top 6 novels about work

How do you summarize six novels in under 350 words? Like this, apparently.

Modern-day troubadour Beck once said “I ain’t gonna work for no soul-sucking jerk”. Bemoan your office-drone fate with the following fine reads.

Don Quixote (1499) – The first acknowledged novel in the English language is about a dreamer who lands his dream job – literally. Having overdosed on a diet of cheap romances, the Don decides to become a knight errant. He spends five hundred pages getting beaten up.

North and South (1855) – Elizabeth Gaskell tells the story of Margaret Hale, a young middle-class woman who finds herself sympathizing with the plight of mill workers in northern England. Impoverished and uprooted, the workers’ lives are ruled by infernal machines that occasionally strip stray limbs from the careless.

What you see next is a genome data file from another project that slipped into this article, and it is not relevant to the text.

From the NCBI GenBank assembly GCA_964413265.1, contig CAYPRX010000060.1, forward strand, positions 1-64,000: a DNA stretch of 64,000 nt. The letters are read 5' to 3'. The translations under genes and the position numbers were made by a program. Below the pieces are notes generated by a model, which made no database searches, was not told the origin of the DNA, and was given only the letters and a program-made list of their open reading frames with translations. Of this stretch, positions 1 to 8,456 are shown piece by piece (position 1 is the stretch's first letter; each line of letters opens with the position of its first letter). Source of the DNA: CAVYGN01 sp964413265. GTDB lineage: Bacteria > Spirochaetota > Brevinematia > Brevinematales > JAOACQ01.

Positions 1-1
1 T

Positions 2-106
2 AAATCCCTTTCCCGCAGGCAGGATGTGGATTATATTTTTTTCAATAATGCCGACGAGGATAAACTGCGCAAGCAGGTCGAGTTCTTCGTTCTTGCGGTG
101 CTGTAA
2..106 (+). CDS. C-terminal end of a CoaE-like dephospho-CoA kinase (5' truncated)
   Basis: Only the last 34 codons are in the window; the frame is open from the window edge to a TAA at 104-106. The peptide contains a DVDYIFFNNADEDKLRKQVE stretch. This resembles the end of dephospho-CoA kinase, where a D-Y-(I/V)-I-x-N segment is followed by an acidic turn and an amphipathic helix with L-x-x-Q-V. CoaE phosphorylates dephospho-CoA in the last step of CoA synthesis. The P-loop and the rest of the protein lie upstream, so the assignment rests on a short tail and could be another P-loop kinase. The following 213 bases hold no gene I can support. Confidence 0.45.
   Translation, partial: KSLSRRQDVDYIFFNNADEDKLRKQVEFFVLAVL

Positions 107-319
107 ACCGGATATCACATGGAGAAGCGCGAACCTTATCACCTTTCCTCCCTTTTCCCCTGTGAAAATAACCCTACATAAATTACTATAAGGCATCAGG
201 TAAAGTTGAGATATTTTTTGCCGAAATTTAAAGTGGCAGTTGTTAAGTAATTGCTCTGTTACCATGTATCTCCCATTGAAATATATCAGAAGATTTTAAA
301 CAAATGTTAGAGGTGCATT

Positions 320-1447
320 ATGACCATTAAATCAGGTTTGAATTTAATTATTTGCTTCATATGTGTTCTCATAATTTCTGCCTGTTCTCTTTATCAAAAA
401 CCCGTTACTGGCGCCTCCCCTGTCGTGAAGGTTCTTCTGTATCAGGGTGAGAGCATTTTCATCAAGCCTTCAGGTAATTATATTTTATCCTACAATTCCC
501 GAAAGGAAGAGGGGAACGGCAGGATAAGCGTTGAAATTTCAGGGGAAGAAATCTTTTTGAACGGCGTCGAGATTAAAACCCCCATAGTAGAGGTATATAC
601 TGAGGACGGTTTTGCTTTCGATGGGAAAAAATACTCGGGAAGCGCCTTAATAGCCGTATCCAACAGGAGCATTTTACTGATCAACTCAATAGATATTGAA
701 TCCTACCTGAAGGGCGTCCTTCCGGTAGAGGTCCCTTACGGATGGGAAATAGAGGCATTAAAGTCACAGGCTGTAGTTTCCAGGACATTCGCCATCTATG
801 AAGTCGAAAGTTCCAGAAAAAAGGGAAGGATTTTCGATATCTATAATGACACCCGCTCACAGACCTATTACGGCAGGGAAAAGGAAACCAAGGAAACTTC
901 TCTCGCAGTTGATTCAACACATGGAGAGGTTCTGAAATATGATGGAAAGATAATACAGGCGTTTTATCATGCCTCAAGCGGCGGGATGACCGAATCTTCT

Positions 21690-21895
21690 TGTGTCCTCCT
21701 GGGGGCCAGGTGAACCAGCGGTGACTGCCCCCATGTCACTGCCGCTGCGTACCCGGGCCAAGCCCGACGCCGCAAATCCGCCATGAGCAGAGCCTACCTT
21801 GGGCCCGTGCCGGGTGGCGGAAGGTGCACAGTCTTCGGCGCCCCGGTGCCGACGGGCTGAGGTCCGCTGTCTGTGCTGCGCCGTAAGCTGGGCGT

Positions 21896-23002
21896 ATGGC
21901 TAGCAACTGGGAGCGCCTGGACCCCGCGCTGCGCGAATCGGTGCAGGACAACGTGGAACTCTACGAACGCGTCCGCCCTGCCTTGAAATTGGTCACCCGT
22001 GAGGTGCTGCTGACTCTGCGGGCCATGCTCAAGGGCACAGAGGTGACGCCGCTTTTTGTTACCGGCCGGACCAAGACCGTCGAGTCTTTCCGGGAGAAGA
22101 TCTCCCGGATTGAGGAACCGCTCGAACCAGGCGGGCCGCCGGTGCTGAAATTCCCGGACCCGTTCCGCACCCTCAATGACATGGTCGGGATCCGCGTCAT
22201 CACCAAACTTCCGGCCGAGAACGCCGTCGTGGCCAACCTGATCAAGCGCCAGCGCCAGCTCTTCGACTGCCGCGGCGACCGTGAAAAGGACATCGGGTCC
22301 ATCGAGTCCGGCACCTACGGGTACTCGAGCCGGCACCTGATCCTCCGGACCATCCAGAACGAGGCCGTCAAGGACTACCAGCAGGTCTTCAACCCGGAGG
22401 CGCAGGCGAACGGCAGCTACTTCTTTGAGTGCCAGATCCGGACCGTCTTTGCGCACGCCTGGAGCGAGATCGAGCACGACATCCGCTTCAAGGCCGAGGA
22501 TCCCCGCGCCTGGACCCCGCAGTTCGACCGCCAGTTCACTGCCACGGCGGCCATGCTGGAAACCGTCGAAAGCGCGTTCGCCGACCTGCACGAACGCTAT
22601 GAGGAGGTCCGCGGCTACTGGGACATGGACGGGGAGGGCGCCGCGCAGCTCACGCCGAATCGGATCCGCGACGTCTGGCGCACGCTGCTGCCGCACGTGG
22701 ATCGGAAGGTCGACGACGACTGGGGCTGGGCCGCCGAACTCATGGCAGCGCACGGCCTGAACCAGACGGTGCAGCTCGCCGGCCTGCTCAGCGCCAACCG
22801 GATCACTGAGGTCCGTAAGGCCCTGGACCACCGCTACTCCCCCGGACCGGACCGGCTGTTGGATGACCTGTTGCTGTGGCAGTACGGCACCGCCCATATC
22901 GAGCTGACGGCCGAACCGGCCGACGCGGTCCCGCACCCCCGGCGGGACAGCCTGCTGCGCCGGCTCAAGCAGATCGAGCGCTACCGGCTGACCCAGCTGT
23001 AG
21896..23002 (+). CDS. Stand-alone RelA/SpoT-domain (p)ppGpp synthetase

Bartleby the Scrivener (1856) – Herman Melville captured the alienation of urban office life with this novella about the forlorn Bartleby, who deflects all requests for work with the evasive reply “I would prefer not to”.

The Jungle (1906) – Do you worry that your lean ground beef may contain a small percentage of factory worker? The Jungle is a stirring story of Lithuanian immigrants who come to Chicago looking for a better life. At the risk of spoiling the plot, a better life is not what they find. Upton Sinclair’s exposé pushed reforms that led to the regulation of the meatpacking industry.

Work Is Hell (2004) – Pardon me. Are you suggesting that a collection of Matt Groening comic strips about white collar wage slavery is any less worthy of inclusion on this list than a novel? Well fie on you, sir. I’ll give you a good glove-slapping in the town square.

Then We Came to the End (2007) – Set in a Chicago ad agency at the crest of the late ‘90s tech boom, Joshua Ferris’ novel is narrated by a collective “we” of office drones. As the recession sets in and layoffs tear away at the corporate body, the “we” shrinks to an anxious, paranoid core. One of my favourite new novels of the last few years.